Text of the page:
The simplest and least expensive steering system
is a stick attached to the rudder. But that usually means sitting
out in a cockpit when you drive and that can be miserable, so
many people, especially with power boats, want some sort of a
steering system. The easiest way to do that is simply order a
new hydraulic system from the catalog. But, there's plenty of
other ways of hooking up remote steering that work well too, and
if money is any issue, some of the more traditional ideas might
be just the thing. Actually, even if money is NOT an issue. There's
something to be said for pure simplicity and the ability to repair
all parts of a system shipboard. Here's a few things I've seen
walking the docks recently.
|| This fine old sailboat
is likely ending her days here in Brookings, Oregon. Her steering
system is a tiller connected to the rudder post. The photos below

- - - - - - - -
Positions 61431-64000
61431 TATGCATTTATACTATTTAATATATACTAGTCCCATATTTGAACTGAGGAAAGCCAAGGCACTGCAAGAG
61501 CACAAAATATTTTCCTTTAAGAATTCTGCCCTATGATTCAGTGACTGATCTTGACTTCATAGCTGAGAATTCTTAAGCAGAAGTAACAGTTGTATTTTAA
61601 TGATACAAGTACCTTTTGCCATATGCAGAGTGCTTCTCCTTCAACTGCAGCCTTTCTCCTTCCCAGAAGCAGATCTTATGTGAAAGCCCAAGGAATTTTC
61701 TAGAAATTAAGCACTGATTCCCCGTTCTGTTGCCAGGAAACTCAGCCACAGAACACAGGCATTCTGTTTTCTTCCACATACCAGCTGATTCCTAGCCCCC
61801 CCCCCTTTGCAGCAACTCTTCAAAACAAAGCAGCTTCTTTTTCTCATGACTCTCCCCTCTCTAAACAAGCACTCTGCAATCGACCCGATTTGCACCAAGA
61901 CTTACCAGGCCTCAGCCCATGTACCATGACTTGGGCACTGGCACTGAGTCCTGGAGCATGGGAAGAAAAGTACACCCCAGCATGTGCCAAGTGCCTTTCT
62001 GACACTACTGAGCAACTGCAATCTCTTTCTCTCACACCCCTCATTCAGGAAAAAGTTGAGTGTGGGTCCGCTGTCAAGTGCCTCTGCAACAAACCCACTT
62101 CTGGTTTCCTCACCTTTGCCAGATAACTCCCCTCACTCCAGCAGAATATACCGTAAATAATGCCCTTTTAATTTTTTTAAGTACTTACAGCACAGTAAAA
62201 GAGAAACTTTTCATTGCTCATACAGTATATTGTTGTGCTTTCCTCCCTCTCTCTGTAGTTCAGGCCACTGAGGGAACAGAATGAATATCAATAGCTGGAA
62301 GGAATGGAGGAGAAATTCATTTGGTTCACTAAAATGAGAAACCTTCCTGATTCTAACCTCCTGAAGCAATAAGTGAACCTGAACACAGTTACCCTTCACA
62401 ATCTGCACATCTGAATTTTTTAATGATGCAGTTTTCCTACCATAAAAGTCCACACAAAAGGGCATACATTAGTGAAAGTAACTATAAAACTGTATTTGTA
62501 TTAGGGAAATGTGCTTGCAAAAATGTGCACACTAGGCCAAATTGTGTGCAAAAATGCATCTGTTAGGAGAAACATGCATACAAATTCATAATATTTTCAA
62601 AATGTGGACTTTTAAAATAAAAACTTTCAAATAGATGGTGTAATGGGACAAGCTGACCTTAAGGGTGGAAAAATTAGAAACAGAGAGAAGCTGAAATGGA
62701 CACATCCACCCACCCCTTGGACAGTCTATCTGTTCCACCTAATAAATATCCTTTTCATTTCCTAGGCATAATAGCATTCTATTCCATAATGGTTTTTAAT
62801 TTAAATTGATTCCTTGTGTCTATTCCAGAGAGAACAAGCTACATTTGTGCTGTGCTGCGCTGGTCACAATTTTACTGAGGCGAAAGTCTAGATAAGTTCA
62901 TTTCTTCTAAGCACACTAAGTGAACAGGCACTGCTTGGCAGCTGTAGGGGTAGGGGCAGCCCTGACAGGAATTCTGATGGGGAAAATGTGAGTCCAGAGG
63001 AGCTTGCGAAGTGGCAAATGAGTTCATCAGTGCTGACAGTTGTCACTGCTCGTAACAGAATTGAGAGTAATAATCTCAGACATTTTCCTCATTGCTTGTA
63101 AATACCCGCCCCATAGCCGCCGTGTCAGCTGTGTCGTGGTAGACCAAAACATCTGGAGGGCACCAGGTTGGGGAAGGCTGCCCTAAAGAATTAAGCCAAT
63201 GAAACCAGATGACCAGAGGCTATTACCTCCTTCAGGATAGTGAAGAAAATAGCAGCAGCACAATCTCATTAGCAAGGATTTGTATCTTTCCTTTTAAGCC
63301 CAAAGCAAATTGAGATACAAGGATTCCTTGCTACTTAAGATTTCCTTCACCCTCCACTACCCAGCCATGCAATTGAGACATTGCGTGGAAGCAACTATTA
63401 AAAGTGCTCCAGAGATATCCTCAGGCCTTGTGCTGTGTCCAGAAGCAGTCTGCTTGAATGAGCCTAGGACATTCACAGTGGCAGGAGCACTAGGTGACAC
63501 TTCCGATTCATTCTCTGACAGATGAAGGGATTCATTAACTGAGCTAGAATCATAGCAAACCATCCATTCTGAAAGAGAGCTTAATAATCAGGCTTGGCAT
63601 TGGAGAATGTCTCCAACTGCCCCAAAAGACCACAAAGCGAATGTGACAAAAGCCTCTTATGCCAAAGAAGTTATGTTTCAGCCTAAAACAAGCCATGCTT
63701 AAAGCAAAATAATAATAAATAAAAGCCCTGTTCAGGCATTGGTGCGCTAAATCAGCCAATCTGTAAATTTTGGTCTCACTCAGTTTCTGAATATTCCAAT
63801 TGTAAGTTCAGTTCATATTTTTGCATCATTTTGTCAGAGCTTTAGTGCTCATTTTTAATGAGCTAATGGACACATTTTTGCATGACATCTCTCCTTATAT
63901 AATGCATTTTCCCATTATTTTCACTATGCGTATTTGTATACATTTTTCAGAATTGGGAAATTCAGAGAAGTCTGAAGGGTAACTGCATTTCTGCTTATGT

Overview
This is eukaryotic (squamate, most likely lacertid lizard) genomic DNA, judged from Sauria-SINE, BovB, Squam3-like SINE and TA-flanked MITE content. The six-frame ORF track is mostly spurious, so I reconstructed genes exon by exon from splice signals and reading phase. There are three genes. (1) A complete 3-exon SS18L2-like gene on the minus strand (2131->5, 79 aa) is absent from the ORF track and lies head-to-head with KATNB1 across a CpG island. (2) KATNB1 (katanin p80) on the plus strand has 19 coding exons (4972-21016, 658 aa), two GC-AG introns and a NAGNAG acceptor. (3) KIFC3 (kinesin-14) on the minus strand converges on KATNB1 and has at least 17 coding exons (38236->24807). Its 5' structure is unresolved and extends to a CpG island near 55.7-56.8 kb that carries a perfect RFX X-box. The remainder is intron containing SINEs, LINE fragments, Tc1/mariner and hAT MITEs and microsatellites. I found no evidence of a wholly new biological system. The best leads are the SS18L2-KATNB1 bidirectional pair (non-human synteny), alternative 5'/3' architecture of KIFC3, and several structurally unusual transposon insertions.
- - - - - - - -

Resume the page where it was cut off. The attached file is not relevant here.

show what happens then.....
|| The tiller extends into
a deck box, and steering cables come down the sides of the pilot
house, through the box, and connect to the tiller.
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|| Here now is the actual
steering station. As you've seen, the tiller is attached to the
rudder post (top photo). There's ropes that run down the sides
of the deck and over to the tiller (middle photo). The ropes
then go on down the deck, or rather in this case down the side
of the house, into the house to the main wheel (not shown) and
then on to this outside station. Don't let the disrepair of this
boat put you off the appeal of the simple steering system. This
is a good setup.